It's time to touch the live snake.
Taking turns, students stroke and lightly poke the black rat snake's brown, leathery skin. One clasps the animal's circumference, as if searching for a pulse.
They are exploring, like countless other students before them.
But this is no ordinary field trip. There's a full school day of activity to come at the museum, including a chance to hold real dinosaur teeth and bones, learn about extinction and identify carnivores from herbivores.
They'll also have follow-up lessons with their teachers and a day to bring their families back to the museum to show what they learned.
It's all part of Inspire, a program its creators call a living, breathing attempt to get Cleveland School District children so interested and so accomplished in science that they'll start beating a path of employment to places such as Cleveland Clinic.
It might seem that way. Only one-third of Cleveland students pass their science proficiency exams. Nationally, the United States ranks 48th among nations in science education, behind some Third World countries.
But school officials, local donors and an army of cultural institutions centered around University Circle say they are using fresh ideas, energy and unprecedented cooperation to eventually create a sea-change for every one of the 43,000 students in the district.
The natural history museum, Nature Center at Shaker Lakes, Cleveland Botanical Garden, Cleveland Metroparks Zoo, Greater Cleveland Aquarium, Cleveland Clinic and Northeast Ohio Sewer District have started, or plan to start, their programs this year.
District teachers are being trained in a curriculum jointly developed by the school district and each institution, and geared to state standards and exams.
Cost to the district: not a dime. That includes chartered buses, since district vehicles are not always available.
"Cleveland has really stepped up to the plate for the city's school children," said Terri Wade-Lyles, who runs the district's science programming with Kirsten Mahovlich.
Something more than rush-job field trips
There is a history of cooperation between Cleveland's cultural institutions and the school district, but not on this scale. Historically, field trips to the natural history museum were arranged by individual teachers, and shortened to about an hour because of demands on the district's bus system. Only about 5 percent of students got to go, compared with Shaker Heights schools, which send most of their students.
All that started changing in 2011, when new Cleveland schools chief Eric S. Gordon restructured his staff and asked for science education reform. When officials at the natural history museum showed up to offer collaboration, they were asked to expand their effort to work districtwide.
"They were the first organization not to run screaming from the idea," said Wade-Lyles.
Evalyn Gates, who runs the natural history museum, gives much credit to Gordon.
"We now have the ability to go in and talk to the superintendent of a public school system and have him say, 'Great. How can we make this happen?' without just seeing all the hurdles," she said.
"This is something all Cleveland institutions hunger for -- a meaningful relationship with the school district," said Carin Miller, director of education for the natural history museum. "Terri and Kirsten are amazing go-getters. They helped all the pieces fall into place."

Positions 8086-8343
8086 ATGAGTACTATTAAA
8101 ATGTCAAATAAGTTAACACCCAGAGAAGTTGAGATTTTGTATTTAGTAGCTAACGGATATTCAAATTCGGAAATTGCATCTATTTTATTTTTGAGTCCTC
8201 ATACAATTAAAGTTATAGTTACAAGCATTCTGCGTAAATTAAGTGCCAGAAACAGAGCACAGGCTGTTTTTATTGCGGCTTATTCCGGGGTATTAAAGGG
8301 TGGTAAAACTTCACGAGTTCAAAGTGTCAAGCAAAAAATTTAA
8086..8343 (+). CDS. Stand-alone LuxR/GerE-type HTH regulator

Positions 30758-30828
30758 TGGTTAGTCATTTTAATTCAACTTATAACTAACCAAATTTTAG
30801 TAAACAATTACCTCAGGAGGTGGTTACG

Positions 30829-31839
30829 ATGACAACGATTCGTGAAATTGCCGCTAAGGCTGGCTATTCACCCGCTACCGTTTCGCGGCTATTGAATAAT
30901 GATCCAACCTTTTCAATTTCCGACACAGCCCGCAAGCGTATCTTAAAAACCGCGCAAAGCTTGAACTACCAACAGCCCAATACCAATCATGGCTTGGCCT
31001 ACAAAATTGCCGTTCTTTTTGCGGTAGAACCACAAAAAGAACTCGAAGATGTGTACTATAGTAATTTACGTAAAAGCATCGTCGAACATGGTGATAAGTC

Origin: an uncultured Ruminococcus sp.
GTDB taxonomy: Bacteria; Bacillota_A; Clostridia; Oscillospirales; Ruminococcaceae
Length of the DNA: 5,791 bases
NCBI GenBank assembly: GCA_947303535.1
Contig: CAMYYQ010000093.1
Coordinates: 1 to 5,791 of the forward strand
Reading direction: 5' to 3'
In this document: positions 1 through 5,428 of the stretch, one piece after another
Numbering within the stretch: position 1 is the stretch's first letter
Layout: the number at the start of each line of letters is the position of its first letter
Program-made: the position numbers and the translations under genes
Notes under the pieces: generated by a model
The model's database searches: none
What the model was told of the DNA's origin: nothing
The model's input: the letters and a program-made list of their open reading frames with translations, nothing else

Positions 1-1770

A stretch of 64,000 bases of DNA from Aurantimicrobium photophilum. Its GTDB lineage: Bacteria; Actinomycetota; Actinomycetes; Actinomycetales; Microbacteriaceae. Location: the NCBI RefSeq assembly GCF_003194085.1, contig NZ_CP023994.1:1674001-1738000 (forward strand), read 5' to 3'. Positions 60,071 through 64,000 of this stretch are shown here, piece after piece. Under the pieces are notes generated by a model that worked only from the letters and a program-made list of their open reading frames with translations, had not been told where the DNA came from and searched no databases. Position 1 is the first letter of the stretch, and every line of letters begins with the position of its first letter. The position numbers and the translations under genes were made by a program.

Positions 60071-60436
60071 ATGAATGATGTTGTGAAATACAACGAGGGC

Miller said Inspire has inspired University Circle organizations to work more cooperatively. Representatives share curricula so that one grade's lessons dovetail with the next grade's. They openly discuss whom they will pursue for funding, so that no two organizations are mining the same source.
Finding the funds for a long-term impact
Additional donors of all stripes are stepping up, from Target department stores to Cleveland City Council. The Cleveland Foundation contributed $80,000 to the natural history museum program in large part because of the continuity of its program, and for the benefits to both students and teachers.
"We love that this affects every school in the district," said foundation program officer Nelson Beckford. "The cherry on top is the family day at the natural history museum, when the students get to be the teachers for their family. It really deepens their experience."
Wade-Lyles, the school district administrator, said teacher training is crucial at a time when their competency is being more closely measured and in a district where cutbacks have forced teachers to work in a less familiar specialty.
Inspire's effectiveness in improving grades will not be measurable for another five years, she said, and only one-fourth of all funding is in place for the first full year. About $1.5 million a year is needed.
"It's not really a lot of money," said Wade-Lyles. "Not when you look at how deeply academic this is, and not when you look at the millions being used for outside cafes on West Sixth Street or Public Square beautification."
Gates of the natural history museum agrees on its importance.
"We need to do something with science education in this country and we need to do it now," she said. "We're losing kids every year who don't get a taste of real science, something that will set them off on a path for continued learning their whole lives."
Wade-Lyles said while experience is the foundation of learning, studies have shown that too few Cleveland students have the opportunity to experience life outside of a six-block radius of home. She remembers teaching in the St. Clair Avenue area near the Rockefeller Greenhouse, just beyond an overpass from the lake.
"It was the first time I was taking a group of tough eighth-graders on a trip to NASA," she said.
"You should have seen their faces plastered against the windows when we turned west on the Shoreway.
"They had never seen the lake."
And certainly not a living, breathing black rat snake.